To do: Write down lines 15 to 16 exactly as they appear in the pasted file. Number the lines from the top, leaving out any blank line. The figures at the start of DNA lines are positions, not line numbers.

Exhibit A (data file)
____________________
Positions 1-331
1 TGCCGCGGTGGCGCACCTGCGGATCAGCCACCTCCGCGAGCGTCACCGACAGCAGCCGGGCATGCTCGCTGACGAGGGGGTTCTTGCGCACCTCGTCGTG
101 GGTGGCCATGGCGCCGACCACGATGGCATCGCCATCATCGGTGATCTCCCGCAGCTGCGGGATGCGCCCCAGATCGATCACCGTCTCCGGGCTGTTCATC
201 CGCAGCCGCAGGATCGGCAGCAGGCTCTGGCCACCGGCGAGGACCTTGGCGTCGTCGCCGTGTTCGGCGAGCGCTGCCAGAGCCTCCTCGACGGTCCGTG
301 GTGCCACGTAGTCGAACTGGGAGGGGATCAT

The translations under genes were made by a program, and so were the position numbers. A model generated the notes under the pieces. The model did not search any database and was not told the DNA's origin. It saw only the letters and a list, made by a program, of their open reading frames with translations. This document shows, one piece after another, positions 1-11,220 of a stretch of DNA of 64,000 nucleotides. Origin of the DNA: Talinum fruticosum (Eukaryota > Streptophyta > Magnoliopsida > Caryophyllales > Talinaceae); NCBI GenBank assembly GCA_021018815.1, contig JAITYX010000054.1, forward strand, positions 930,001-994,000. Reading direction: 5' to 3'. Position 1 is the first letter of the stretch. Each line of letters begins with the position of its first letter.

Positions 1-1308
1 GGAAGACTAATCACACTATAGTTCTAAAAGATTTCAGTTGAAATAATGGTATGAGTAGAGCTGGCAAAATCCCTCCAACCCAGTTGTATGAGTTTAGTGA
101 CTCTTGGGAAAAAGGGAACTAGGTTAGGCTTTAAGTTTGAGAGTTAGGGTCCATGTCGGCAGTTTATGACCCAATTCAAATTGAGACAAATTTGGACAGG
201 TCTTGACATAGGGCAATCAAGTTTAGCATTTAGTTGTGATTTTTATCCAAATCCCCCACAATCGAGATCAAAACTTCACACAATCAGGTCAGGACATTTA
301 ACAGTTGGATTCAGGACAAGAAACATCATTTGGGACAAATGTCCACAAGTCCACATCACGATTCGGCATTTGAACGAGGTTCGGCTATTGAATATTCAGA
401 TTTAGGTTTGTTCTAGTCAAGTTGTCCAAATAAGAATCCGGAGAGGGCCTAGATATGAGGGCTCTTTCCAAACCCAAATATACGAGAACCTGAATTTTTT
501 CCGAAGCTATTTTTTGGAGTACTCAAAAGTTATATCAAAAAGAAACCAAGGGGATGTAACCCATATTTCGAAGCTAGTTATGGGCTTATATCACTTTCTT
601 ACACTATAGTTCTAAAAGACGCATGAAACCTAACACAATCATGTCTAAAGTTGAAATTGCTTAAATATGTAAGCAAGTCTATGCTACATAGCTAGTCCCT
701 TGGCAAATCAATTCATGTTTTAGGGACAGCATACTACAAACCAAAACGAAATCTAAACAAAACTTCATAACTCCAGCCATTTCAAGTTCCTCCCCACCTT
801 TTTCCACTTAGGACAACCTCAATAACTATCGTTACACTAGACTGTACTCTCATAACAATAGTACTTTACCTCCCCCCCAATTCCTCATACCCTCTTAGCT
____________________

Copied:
701 TGGCAAATCAATTCATGTTTTAGGGACAGCATACTACAAACCAAAACGAAATCTAAACAAAACTTCATAACTCCAGCCATTTCAAGTTCCTCCCCACCTT
801 TTTCCACTTAGGACAACCTCAATAACTATCGTTACACTAGACTGTACTCTCATAACAATAGTACTTTACCTCCCCCCCAATTCCTCATACCCTCTTAGCT